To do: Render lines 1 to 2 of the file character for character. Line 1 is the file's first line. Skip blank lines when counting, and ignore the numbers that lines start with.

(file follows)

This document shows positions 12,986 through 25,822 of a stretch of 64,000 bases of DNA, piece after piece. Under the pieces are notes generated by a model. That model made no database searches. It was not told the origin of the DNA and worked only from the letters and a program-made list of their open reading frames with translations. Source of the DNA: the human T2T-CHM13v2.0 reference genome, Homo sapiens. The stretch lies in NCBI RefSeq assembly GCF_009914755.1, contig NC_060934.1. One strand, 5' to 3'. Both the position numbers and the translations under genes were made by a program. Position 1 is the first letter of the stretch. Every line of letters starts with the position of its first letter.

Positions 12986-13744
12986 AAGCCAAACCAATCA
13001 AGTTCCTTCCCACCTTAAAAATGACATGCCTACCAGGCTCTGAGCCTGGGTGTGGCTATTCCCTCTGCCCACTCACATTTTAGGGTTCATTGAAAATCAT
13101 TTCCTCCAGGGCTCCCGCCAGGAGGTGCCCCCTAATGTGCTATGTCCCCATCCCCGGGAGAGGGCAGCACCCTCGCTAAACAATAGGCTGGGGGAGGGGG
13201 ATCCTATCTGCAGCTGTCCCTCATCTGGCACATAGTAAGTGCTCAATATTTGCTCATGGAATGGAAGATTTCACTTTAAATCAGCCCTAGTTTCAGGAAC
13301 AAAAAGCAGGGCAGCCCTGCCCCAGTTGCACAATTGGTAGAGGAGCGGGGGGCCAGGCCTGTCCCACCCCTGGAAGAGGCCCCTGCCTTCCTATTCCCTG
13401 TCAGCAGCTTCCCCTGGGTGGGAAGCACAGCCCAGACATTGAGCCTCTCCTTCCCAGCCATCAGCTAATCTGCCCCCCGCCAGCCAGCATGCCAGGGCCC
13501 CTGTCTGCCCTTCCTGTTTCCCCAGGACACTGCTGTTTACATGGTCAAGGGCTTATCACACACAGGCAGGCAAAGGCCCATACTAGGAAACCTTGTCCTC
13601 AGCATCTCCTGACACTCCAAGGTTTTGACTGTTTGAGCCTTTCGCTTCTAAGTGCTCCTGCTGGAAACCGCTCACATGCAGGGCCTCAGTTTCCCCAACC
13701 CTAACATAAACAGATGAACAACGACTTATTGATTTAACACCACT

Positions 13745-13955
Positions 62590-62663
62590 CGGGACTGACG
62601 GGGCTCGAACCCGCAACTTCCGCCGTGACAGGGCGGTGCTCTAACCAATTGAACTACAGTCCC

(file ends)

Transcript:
This document shows positions 12,986 through 25,822 of a stretch of 64,000 bases of DNA, piece after piece. Under the pieces are notes generated by a model. That model made no database searches. It was not told the origin of the DNA and worked only from the letters and a program-made list of their open reading frames with translations. Source of the DNA: the human T2T-CHM13v2.0 reference genome, Homo sapiens. The stretch lies in NCBI RefSeq assembly GCF_009914755.1, contig NC_060934.1. One strand, 5' to 3'. Both the position numbers and the translations under genes were made by a program. Position 1 is the first letter of the stretch. Every line of letters starts with the position of its first letter.

Positions 12986-13744